Birthplace of Hockey Museum

The Birthplace of Hockey Museum is located in one wing of the Clifton Museum. It is filled with two hundred years of hockey history and artifacts, allowing visitors to see the influences and evolution that led to the game we know today.

The Birthplace of Hockey Museum is operated by the Birthplace of Hockey Museum, a non-profit community group. It is open during Clifton Museum Park operating hours. Regular admission gives visitors access to both museums.

Origins and Birthplace: Where ideas are born

By David Carter, Hockey Historian 

Most hockey enthusiasts consider Windsor, the Birthplace of Hockey®, as a ‘must visit’ location to see the game’s evolution as it developed from hurley-on-the-ice in the early 1800s to the professional sport of ice hockey as we know it today.

King’s College, Windsor, Nova Scotia, as seen from Falmouth, circa. 1803.  Nova Scotia Archives Photograph Collection


An early description related to ice hockey history is found in Thomas Chandler Haliburton’s fictional Sam Slick stories. It was probably at Clifton (c1840) that he penned this reminisce about student life at King’s College:  

… “you boys let out racin’, yelpin’, hollerin’ and whoopin’ like mad with pleasure; and the playground, and the game at bass (base) in the fields or hurley on the long pond on the ice, or campin’ out a-night at Chester lakes to fish.”

This description found in Haliburton’s 1844 The Attaché, the second collection Sam Slick stories, is a pivotal piece of evidence that helps explain the nature of the sport and the development of ice hockey in Nova Scotia and its growth across Canada, North America, and the globe. From this famous quote, much debate about ice hockey’s origins is stirred throughout the hockey history world.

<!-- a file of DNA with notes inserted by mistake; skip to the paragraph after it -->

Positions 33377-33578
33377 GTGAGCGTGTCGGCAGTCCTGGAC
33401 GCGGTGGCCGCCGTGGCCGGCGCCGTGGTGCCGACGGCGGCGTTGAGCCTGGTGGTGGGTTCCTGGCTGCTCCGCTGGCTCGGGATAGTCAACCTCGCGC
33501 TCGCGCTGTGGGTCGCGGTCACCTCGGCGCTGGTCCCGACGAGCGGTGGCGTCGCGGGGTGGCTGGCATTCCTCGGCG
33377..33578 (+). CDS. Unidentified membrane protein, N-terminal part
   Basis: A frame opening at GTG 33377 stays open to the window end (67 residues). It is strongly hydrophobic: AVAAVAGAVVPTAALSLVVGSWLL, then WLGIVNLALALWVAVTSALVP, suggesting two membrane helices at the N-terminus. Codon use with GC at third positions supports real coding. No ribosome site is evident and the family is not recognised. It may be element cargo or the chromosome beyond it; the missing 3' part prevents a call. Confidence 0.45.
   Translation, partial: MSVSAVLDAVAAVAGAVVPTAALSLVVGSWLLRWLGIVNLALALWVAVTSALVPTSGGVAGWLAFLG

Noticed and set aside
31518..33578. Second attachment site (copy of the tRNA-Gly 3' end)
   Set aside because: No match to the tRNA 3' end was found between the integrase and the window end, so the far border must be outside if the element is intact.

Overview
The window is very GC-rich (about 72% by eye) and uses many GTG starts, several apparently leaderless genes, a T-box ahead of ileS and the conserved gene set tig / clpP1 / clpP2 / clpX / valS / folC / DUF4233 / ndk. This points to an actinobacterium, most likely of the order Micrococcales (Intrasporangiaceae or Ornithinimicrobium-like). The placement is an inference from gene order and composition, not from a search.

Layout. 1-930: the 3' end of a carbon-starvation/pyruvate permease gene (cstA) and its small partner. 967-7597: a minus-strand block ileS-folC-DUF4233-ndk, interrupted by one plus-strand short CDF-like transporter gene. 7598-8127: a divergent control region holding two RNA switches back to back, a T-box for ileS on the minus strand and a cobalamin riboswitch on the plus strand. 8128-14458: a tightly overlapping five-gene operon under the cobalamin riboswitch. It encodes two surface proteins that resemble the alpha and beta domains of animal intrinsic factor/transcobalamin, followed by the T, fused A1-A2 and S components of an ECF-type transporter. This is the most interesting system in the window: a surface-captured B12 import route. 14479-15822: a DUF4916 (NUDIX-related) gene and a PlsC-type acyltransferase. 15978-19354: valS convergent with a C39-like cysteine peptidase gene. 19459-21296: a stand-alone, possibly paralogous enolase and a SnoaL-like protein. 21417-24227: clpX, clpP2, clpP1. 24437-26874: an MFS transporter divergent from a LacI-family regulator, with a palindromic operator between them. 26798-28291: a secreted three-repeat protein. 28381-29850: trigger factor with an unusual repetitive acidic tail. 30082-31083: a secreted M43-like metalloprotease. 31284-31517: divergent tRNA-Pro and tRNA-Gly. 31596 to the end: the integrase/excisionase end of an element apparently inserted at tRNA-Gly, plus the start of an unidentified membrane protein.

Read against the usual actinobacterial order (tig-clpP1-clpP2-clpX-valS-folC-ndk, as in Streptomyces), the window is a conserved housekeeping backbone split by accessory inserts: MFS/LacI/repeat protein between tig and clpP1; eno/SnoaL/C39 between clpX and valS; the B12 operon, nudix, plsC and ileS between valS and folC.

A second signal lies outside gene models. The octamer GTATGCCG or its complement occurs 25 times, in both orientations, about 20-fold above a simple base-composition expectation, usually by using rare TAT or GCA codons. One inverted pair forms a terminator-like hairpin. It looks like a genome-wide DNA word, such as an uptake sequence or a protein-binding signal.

Hockey is His Story, Hockey is History

Although The Attaché is fictional, the content of Haliburton’s literary work reflects his personal experiences and observations. In effect, the ice hockey story is part of a larger story: the life and times of both Haliburton and Nova Scotia. As a historian, Haliburton was a keen observer of detail, with an eye to the past. The on-ice account is proven accurate by other period facts and artifacts within the hockey exhibits and throughout the House. 

Essential to the story, Haliburton and his family were connected to Halifax’s social elite and he attended King’s College, in Windsor. This town and country interplay supports vital roles in hockey’s evolution. The Haliburtons were also connected to Anglican religion and education, business, Loyalist values, the military and strong Tory politics – all players in the early game.

King’s College, Windsor, Nova Scotia, as seen from Saulsbrook, circa. 1803.  Nova Scotia Archives Photograph Collection


The sport’s history is the history of Nova Scotia; they evolved stride for stride, alongside of each other. Hurley-on-the-ice was the product of right place and right time: a sporty seed that found fertile ground in Nova Scotia.

Long Pond, Windsor, Nova Scotia. Nova Scotia Government


Home Sweet Hockey Home: Home Ice Advantage

Haliburton’s home is a natural setting to reflect on modern ice hockey’s deepest roots. Artifact and story rich, the exhibits reveal vivid snapshots of hockey, including the contributions of women, First Nations, and African Nova Scotians. The ongoing collaboration on these exhibits between the Nova Scotia Museum, Clifton Museum Park, and the Birthplace of Hockey Museum hosted in on wing of the House, makes you feel part of hockey’s extended family.